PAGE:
Are you feeling lucky?
Alaska seems unlikely to get the full force of the lucky break it got in the 2000s to boost the economy, but oil revenues are destined to start creeping up. And the state has plenty of money to bridge a waiting period of a couple of years to see how that plays out.
It certainly not as big a gamble as the recovery and reinvestment act that not only cut taxes by $288 million, but then poured hundreds of billions of dollars to create jobs, and extend unemployment, education and health-care benefits.
The package grew the deficit greatly, but it pulled the country out of the recession.
Economists can debate the merits of the running up the national debt to create jobs to temporarily boost the economy, but there is little debate over cutting taxes if possible.
And states, unlike the federal government, generally lack the authority to run deficits. They are legally constrained to balance budgets; they could borrow money today against the hope that spending it tomorrow would boost the economy the day after and start everyone down the road to economic recovery.
The latter would constitute a very risky fiscal policy, which is probably why it has rarely happened. And state and local governments never find themselves sitting on the kind of financial reserves of Alaska – reserves of the size that buy time to make sound, fiscal decisions.
A simple solution
If an income tax stemmed the sentiments of entitlement and NIMBY that have been growing in Alaska for a couple of decades now, it might be worth it.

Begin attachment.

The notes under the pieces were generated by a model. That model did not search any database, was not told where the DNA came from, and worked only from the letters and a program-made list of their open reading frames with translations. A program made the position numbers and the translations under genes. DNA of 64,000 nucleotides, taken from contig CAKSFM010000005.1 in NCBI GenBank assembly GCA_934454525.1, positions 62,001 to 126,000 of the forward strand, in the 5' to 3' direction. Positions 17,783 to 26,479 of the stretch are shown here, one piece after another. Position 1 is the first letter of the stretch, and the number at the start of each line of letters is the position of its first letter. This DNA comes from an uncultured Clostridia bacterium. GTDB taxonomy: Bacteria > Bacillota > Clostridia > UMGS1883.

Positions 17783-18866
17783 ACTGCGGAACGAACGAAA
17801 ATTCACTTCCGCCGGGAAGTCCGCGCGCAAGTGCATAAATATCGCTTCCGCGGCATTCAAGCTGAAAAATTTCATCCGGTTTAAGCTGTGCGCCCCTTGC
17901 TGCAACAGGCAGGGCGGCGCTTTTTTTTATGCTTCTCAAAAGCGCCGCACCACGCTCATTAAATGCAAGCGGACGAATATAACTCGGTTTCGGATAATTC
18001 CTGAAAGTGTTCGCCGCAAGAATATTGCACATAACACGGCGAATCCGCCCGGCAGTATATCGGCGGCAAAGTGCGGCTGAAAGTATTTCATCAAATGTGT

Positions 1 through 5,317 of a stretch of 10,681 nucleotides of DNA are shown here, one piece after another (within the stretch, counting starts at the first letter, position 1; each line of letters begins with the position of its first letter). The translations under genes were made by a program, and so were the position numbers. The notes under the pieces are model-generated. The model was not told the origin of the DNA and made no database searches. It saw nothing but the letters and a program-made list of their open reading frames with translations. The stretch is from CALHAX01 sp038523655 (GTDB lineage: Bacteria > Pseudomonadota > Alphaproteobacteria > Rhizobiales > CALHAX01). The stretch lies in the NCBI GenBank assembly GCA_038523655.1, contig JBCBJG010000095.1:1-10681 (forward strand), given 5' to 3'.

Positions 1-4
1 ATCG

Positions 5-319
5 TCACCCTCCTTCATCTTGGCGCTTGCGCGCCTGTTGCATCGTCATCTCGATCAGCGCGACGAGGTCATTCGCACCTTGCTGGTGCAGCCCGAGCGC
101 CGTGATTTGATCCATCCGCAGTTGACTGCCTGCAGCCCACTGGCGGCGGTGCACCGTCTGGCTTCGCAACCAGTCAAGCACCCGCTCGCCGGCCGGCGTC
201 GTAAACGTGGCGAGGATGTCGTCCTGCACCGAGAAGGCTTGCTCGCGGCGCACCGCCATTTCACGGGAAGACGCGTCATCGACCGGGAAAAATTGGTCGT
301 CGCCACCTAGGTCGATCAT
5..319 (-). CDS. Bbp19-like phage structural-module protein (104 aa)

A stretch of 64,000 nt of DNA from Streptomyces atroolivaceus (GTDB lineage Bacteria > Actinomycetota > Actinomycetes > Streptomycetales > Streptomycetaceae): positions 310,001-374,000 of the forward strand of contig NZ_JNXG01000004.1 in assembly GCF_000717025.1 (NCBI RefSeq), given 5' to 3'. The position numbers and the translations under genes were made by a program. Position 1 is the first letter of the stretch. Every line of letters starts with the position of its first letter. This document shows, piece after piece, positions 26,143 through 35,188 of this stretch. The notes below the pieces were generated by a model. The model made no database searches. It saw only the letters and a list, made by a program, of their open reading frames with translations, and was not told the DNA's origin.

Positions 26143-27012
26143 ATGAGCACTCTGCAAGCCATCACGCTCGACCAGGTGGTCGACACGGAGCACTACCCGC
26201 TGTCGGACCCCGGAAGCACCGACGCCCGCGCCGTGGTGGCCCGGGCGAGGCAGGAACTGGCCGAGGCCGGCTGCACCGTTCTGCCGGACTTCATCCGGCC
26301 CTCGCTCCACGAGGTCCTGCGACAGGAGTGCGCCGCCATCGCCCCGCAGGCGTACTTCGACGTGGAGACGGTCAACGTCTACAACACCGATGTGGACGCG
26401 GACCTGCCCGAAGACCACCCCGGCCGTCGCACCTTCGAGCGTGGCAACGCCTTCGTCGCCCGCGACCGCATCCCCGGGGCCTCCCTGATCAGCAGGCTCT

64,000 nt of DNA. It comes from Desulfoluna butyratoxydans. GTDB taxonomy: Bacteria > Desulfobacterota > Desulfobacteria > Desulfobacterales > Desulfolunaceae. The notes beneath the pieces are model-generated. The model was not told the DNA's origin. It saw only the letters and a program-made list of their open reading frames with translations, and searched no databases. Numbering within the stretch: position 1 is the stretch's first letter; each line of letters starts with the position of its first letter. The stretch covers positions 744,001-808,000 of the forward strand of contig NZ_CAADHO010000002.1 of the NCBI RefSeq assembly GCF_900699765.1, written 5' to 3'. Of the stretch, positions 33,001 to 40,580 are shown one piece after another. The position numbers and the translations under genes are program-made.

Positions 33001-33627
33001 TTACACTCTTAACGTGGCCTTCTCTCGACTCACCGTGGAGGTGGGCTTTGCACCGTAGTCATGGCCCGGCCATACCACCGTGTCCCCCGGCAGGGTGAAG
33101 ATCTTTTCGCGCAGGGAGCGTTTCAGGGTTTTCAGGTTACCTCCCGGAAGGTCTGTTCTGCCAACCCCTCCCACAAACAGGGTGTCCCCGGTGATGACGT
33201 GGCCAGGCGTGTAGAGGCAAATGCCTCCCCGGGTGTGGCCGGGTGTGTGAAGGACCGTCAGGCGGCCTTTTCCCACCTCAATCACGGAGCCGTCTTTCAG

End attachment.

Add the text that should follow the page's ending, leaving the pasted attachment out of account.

Let’s face it: Oil-tax-rich Alaska has been come the antithesis of late President John F. Kennedy’s “ask not what your country can do for you; ask what you can do for your country.”
But that still doesn’t make an income tax a good idea today no matter how in love with it the state House.
There is, fortunately, a simple compromise:
Come up with a sensible income tax plan, not the regressive tax of 2002, and approve it tied to some future economic indicator – gross domestic product, unemployment rates, housing sales, retail sales or some other – that shows the Alaska economy improving once again.
Set the trigger for the income tax to start three to six months after the trigger point is reached. It’s a simple compromise and one that can be viewed as applying the proper medicine to the economy at the proper time.
All of which is why, in these hyper-partisan times in a state badly lacking for leadership from the executive branch, it’s just about assured the idea would never fly.